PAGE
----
The Best Resistance Bands

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One of the biggest concerns people have about training with resistance bands is the fear that the rubber could snap and potentially injure them. With an internal cord, the Bodylastics Stackable Tube Resistance Bands have a unique safety guard against overstretching, the most common reason for breakage. Indeed, if you stretch a band to its full length, you’ll feel the cord catch, but it won’t otherwise affect the workout. No other handled tube bands we tested have this feature.

The bands themselves appear to be well-made, with heavy-duty components and reinforced stitching, attributes that were also highly praised in the overwhelmingly positive Amazon customer reviews (4.8 out of five stars across 2,300 reviews) They’re labeled on both ends with the estimated weight resistance, in pounds, that they’re intended to provide. Although those numbers don’t really mean much, the labels can help you quickly tell which band you’re handling. Like all the sets we tested, the Bodylastics kit provides ample resistance as well as plenty of tension combinations, from very light to quite heavy. The handles feel comfortable and secure in the hands and were our favorites of all to hold. Bodylastics handles added the least extra length to the tubes, a good thing because too-long handle straps can affect some exercises by adding unnecessary slack that shortens the range of motion. The door anchor strap is padded with the same cushy neoprene of the ankle straps, which additionally appears to protect the bands from damage.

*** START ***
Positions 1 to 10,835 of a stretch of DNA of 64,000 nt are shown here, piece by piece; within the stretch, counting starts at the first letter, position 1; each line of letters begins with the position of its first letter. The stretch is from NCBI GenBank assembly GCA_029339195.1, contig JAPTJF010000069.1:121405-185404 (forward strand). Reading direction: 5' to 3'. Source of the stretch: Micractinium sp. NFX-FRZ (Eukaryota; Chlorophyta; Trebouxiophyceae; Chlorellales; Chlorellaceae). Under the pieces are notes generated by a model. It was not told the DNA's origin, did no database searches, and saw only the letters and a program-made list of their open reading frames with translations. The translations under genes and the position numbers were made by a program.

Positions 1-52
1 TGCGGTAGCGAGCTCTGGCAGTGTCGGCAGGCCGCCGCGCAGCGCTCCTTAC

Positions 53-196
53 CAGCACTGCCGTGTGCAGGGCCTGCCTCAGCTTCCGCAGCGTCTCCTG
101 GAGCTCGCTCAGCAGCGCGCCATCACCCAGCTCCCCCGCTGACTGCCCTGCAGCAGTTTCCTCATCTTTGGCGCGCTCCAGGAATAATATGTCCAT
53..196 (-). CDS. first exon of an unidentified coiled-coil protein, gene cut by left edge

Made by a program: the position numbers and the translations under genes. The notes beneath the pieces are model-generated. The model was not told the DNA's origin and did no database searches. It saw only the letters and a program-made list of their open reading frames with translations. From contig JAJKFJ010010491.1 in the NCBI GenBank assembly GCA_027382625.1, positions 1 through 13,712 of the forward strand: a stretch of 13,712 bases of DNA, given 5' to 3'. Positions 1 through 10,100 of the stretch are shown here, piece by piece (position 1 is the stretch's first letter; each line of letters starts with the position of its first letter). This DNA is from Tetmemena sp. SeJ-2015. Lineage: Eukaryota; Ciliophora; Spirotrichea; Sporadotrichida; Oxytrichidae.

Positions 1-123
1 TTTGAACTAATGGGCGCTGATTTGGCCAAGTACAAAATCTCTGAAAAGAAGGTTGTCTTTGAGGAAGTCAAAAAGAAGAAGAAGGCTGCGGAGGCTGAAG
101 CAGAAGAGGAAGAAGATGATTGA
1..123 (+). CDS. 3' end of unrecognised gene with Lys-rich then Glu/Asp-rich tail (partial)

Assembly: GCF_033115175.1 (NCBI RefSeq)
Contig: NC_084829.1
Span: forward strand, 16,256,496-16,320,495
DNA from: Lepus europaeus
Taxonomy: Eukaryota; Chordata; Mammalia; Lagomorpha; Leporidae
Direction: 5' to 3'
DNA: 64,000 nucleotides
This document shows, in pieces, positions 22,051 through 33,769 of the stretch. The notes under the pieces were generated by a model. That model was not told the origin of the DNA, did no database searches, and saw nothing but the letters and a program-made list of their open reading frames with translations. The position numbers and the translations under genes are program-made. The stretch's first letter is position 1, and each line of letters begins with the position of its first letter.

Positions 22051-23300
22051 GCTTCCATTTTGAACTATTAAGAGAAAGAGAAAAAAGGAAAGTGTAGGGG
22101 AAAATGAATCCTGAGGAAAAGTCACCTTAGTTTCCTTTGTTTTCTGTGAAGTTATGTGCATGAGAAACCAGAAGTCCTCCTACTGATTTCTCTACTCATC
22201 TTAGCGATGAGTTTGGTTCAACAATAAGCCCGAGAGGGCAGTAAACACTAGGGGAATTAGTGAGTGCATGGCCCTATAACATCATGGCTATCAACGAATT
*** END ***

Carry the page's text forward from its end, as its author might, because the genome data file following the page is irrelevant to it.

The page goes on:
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    Bodylastics’s grippy handles were our favorites of the test group. Load labels on both ends help you identify which band you’re grabbing. However, those large metal rings could get in the way on some exercises.
    Photo: Michael Hession

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    Bodylastics packs a ton of useful instruction into its pocket-sized manual. Photo: Michael Hession

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    The Bodylastics door anchor is lined with neoprene padding to protect the tubes, but the large foam around the anchor end may deteriorate more quickly than the material on other anchors. Photo: Michael Hession

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    One complaint: The already visible oxidation on the carabiners. Photo: Michael Hession

The Bodylastics set comes with an in-depth manual, with printed URLs to free online videos on how to do everything from door installation to any of 34 exercises. These are grouped by muscles targeted and are also smartly photographed and described, including band placement and handle use. Altogether, this was the best manual accompanying any of the sets we tested, and its free workout instructions, available via the app and on YouTube, are a nice bonus, especially as no other tube set we tested explained how to put exercises together into a workout. For a fee, you can purchase additional Bodylastics workouts from LiveExercise.com.

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    Even with Bodylastics’s shorter-than-most handles, some exercises, like bent-over rows, have to be done with only the tubes, for appropriate tension. Photo: Michael Hession

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    The ankle straps work just fine for leg extensions but are quite long—not a snug fit like others. Photo: Michael Hession

Unlike most companies that sell resistance bands, Bodylastics also sells individual bands—to replace or supplement those included in this kit—separately.

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